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OBEDIENCE TO GOD

Having entered Jerusalem as its messianic King, Jesus is drawn into a power struggle with representatives of various groups who, under the overall control of the Romans, currently wield power.

To remove the threat he poses, they need to portray him to the Romans as dangerous and, at the same time, to lessen his authority with the people.

The tax question is a perfect stratagem to achieve these ends. If Jesus supports the payment of the unpopular poll tax, he will lose standing with the people; if he forbids payment, he risks being identified with groups rebellious towards Rome and so of appearing as a threat to peace and public order.

Jesus’ majestic response not only frees him from the dilemma, it actually goes onto the offensive. By requiring them to produce a coin with Caesar’s image on it he shows them up as already collaborating with the Romans. They carry around the offensive coinage. He does not.

Then his dual “Render …” instruction throws the dilemma back upon them. They had set the issue simply in terms of obligation to Rome; they had not brought God into the equation at all. Jesus takes possession of the religious and moral high ground by setting responsibility to the civil power (which he does not deny) within the broader and higher framework of obedience to God.

We can find here the beginnings of the later Christian sense of the separation of Church and State. We also have a recognition that believers have responsibilities in both realms that oblige in conscience before God.

Fr Brendan Byrne SJ

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INVITED TO THE BANQUET OF LIFE

The parable of the Wedding Banquet symbolises the story of salvation. The banquet represents God’s intent for human beings, which is simply to have us as honoured guests at the banquet of life.

The bridegroom is Jesus. The servants sent out to issue the invitations are, first, the Old Testament prophets and then Christian missionaries. The response of the king to those who rejected the invitations reflects early Christian belief that the fall of Jerusalem in 70 CE was retribution for failure to accept Jesus as Messiah. The new invitees from the highways and byways are Gentiles (non-Jews) who have joined the Church in large numbers.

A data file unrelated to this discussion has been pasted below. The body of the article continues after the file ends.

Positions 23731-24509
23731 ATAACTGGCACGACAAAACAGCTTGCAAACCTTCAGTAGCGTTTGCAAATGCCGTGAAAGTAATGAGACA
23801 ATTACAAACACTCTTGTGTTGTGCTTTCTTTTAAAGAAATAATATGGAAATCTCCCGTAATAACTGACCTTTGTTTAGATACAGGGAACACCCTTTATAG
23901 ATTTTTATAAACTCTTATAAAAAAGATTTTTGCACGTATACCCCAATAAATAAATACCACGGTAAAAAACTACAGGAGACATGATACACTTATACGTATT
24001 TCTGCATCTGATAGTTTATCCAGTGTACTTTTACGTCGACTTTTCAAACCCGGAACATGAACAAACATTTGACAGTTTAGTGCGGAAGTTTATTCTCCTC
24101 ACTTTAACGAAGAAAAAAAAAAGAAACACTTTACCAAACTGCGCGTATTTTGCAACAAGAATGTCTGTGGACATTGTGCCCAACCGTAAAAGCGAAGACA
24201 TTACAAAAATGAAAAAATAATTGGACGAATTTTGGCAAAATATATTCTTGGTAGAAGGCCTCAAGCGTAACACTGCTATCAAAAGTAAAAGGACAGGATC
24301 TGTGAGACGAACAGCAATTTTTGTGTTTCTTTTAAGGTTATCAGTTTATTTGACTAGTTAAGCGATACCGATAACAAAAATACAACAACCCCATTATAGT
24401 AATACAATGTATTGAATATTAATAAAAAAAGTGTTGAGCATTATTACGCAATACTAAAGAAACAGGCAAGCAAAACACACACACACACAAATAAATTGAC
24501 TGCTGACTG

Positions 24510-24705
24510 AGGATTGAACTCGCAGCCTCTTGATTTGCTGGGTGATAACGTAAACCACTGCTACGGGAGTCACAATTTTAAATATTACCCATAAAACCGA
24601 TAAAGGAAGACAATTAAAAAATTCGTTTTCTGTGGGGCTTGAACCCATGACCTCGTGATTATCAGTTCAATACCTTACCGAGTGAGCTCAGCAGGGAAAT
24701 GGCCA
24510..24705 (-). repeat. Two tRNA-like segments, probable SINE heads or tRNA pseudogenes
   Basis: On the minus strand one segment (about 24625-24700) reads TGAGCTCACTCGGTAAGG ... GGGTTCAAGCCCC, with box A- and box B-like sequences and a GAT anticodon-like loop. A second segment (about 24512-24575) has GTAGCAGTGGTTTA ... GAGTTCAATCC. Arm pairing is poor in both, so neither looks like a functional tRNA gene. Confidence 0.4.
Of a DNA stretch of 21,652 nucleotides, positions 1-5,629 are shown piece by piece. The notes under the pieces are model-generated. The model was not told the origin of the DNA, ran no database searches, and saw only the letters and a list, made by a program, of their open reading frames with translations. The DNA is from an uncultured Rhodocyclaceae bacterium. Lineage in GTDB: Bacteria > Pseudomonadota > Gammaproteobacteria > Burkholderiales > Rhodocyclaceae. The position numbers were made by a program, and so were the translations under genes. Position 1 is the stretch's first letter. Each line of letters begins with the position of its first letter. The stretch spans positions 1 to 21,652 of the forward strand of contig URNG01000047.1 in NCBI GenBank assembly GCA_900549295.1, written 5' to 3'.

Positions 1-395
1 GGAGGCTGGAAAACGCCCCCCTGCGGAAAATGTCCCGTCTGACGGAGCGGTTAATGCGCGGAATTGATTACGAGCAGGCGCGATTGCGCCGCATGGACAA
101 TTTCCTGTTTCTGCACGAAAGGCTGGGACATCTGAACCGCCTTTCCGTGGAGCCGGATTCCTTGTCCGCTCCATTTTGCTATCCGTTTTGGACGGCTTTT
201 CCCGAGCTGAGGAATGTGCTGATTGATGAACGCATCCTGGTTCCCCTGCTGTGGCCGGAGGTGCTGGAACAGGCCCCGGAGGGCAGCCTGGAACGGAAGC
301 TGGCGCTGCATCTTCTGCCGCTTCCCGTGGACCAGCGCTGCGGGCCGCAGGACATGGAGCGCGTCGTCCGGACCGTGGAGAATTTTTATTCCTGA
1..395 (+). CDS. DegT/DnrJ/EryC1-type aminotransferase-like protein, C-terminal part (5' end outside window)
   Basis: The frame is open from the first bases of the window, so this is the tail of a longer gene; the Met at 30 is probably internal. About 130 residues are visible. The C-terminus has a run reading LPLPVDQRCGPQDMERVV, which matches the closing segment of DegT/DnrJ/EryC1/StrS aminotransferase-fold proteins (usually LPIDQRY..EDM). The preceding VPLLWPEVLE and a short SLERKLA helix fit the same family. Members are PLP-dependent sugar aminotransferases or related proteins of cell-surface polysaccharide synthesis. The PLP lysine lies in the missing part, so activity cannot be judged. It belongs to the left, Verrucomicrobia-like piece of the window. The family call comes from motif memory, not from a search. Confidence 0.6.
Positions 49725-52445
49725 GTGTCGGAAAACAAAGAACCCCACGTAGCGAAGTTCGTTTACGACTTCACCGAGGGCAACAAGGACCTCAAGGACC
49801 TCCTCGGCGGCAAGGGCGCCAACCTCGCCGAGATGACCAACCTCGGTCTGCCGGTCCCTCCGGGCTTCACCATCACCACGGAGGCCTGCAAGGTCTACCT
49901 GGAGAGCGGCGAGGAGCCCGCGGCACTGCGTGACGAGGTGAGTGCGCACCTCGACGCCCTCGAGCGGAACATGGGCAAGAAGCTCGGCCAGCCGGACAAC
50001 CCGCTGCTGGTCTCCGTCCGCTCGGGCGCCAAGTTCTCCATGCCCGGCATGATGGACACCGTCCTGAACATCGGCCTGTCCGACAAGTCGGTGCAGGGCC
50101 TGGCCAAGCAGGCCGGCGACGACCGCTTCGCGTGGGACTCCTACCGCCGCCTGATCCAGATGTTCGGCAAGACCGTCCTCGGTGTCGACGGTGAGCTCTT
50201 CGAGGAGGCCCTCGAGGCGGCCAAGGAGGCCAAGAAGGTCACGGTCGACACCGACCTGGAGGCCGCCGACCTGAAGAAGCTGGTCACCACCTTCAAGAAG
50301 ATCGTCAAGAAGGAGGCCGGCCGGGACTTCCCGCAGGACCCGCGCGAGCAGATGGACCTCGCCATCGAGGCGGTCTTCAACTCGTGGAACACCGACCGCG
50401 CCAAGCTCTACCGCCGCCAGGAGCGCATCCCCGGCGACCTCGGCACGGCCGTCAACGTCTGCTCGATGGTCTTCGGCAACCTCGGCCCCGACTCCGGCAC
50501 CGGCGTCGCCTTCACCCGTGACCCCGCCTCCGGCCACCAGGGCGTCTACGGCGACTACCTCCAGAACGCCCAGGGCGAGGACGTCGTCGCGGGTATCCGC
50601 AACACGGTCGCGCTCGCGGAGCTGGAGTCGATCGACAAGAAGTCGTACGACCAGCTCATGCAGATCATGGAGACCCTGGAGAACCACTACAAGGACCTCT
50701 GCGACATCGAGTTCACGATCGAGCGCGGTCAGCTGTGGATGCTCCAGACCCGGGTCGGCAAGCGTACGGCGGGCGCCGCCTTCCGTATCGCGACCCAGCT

We should not too readily identify the king in the parable with God. Jesus takes illustrations from life as it is, using aspects of the way people, including kings, behave to illustrate what he wants to convey.

The parable thus serves as an explanation of otherwise disturbing developments. Israel’s No to the Gospel and the fact that the Church includes bad members as well as good has all been foreseen by the Lord.

What about the poor wretch caught out for not wearing a wedding garment? The wedding garment symbolises transformation of life. You don’t have to be good to get into the community of the Kingdom: the invitation to the banquet is a great net of grace enclosing all, good and bad alike. But, once within, we must allow the grace we have received to transform us and make us worthy of final salvation, God’s invitation to the banquet of life.

Fr Brendan Byrne SJ

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THE SONG SUNG OVER THE CHURCH

Jesus probably told the parable of the Tenants against the religious leaders in Jerusalem in his day. Having resisted the prophets sent by God, they are now resisting the last of them, namely, himself. As such they have shown themselves to be usurpers, retaining for themselves the “vineyard” (Israel) and its “produce” (the life of the people). For them, the arrival of the Kingdom (of God) will mean dispossession and retribution.

The early Church retold the parable in the light of Jesus’ death and resurrection, and a belief in his status as God’s Son. Also present is a bitter awareness of the No given to the Gospel by the bulk of Israel and a sense of the Church itself, made up of Jews and non-Jews, as the community of the Kingdom. Through the continuing presence of the risen Lord (Matt 28:20), the community can and ought to produce the “fruits” that God desires.

The long and tragic history of Christian intolerance and persecution of Jews calls for sensitivity in handling texts like this that reflect the early Church’s disappointment with Israel. Today we should move on from Christian triumphalism at Jewish expense to concentrate upon the “fruits” that God looks for from us. God has made the “rejected stone”—the crucified and risen Lord—the “cornerstone” of the Church. The question for us is whether the “song” sung by God over this new vineyard (cf. the First Reading) is one of delight or disappointment. Inevitably, perhaps, a bit of both. In either case it will be a song of love.

Fr Brendan Byrne sj

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St James The Apostle